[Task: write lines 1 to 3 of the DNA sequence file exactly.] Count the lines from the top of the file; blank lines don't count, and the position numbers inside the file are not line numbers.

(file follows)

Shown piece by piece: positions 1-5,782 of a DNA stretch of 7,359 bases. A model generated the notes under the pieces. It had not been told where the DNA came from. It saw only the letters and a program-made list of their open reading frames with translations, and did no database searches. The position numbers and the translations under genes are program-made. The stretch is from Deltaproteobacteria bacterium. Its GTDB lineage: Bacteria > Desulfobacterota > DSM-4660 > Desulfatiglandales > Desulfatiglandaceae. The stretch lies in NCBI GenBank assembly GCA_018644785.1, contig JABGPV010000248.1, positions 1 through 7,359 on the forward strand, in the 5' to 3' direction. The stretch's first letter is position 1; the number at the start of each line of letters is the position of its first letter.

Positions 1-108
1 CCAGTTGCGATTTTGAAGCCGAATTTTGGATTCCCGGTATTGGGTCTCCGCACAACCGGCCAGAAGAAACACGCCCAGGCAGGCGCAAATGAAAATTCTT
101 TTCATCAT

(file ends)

Shown piece by piece: positions 1-5,782 of a DNA stretch of 7,359 bases. A model generated the notes under the pieces. It had not been told where the DNA came from. It saw only the letters and a program-made list of their open reading frames with translations, and did no database searches. The position numbers and the translations under genes are program-made. The stretch is from Deltaproteobacteria bacterium. Its GTDB lineage: Bacteria > Desulfobacterota > DSM-4660 > Desulfatiglandales > Desulfatiglandaceae. The stretch lies in NCBI GenBank assembly GCA_018644785.1, contig JABGPV010000248.1, positions 1 through 7,359 on the forward strand, in the 5' to 3' direction. The stretch's first letter is position 1; the number at the start of each line of letters is the position of its first letter.

Positions 1-108
1 CCAGTTGCGATTTTGAAGCCGAATTTTGGATTCCCGGTATTGGGTCTCCGCACAACCGGCCAGAAGAAACACGCCCAGGCAGGCGCAAATGAAAATTCTT